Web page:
I’m eager to return to Lake Louise as I feel it has so much to offer from a photographers perspective. It is one of the most photographed places in Canada and therefore trying to shoot it in a new and fresh perspective is something I look forward to attempting.

For instance the image below – what sets it apart from the typical images that include the waters, the mountains, the glacier – well I also chose to include the wooden walkway – why? Because the story was about what it would be like to stand there seeing the first light on Mt Victoria and for me the walkway conveys the feeling of being there in the moment with me as I shot this image.

November 04, 2016_IMG_7623

First Image Publication!

Back in September of 2017 I received an email from the Canadian Geographic Photo Club, advising me that one of my photo club images was chosen for publication in Canadian Geographic’s The Ultimate Canadian Geography Quiz Issue Volume 3. The issue is now available in select Chapters/Indigo and Shoppers Drug Mart locations.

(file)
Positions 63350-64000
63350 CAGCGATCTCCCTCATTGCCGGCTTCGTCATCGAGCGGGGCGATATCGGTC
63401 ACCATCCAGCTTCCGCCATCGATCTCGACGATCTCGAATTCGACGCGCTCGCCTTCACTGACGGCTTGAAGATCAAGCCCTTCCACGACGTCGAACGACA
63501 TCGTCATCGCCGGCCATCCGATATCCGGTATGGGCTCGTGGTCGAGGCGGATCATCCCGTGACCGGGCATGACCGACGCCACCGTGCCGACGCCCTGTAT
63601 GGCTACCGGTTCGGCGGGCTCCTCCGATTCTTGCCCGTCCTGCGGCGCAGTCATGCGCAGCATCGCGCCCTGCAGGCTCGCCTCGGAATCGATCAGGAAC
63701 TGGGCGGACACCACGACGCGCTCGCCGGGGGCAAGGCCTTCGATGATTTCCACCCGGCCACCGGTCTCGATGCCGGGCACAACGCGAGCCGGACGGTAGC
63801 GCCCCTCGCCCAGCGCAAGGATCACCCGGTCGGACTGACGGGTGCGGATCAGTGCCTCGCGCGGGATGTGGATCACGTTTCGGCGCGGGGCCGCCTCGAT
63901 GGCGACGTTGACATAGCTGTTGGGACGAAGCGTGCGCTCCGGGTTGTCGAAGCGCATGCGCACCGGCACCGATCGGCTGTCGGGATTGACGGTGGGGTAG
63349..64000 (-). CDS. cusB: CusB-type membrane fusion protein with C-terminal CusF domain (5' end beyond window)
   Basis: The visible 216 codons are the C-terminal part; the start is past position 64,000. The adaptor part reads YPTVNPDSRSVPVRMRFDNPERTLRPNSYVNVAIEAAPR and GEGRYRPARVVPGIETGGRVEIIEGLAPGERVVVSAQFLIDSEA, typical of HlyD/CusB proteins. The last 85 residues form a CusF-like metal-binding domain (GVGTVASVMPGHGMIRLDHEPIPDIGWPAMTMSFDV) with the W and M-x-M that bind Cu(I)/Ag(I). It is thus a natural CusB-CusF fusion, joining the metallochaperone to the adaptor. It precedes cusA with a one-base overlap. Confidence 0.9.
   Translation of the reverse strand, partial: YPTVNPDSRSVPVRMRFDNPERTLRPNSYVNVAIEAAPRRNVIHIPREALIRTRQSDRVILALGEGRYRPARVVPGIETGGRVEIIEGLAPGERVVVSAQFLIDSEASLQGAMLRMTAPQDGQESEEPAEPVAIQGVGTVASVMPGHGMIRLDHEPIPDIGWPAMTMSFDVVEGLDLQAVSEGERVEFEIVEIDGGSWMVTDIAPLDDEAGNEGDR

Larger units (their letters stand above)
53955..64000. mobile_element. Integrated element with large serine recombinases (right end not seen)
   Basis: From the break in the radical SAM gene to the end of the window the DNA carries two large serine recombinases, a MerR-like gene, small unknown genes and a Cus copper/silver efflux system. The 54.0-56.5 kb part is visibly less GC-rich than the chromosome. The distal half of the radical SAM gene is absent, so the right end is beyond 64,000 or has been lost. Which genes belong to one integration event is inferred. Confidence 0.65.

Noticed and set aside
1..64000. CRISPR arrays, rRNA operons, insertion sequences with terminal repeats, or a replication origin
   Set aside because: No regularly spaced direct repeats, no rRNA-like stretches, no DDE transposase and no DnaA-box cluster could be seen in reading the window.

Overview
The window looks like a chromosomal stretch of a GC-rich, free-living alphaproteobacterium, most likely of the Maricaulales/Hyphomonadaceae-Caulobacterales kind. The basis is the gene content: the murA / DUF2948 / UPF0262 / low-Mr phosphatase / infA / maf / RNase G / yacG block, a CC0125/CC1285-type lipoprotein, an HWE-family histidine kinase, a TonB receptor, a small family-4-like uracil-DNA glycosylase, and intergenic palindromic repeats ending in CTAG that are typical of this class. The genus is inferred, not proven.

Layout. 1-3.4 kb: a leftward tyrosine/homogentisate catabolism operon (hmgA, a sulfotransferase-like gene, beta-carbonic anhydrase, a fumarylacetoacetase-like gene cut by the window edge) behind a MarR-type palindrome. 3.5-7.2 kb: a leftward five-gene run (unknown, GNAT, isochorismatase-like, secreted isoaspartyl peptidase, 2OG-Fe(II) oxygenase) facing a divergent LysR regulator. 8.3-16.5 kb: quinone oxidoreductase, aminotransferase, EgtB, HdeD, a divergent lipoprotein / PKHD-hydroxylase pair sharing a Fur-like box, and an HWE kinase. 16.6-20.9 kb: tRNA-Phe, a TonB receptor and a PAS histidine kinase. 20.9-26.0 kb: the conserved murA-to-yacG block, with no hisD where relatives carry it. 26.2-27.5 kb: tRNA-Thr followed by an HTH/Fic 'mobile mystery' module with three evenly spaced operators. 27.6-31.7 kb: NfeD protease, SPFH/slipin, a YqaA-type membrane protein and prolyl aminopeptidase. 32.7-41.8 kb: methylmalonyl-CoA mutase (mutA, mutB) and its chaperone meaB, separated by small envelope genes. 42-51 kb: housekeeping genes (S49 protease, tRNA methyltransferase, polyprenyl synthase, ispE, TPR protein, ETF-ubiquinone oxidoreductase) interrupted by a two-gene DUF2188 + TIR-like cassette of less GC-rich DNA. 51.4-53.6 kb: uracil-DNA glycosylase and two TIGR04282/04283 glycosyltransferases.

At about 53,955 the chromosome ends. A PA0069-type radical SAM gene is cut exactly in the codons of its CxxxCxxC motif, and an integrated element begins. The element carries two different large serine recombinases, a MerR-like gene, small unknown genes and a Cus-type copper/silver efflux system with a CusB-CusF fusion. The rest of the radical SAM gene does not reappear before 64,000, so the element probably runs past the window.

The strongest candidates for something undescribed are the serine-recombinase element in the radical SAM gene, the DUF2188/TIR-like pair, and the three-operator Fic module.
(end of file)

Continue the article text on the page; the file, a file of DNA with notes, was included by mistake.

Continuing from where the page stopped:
Once I received a PDF of the magazine page I was pleasantly surprised that my image ended up with whole page! I captured the image on a frosty November morning in 2016 while attending my first ever photography workshop in the Canadian Rockies with John E Marriot, Paul Zizka and Dave Brosha.


Do you know the original name of Lake Louise, Banff National Park’s most photographed lake?

Here is the original uncropped image:

November 04, 2016_IMG_7623

Black & White Version:

November 04, 2016_IMG_7623-BW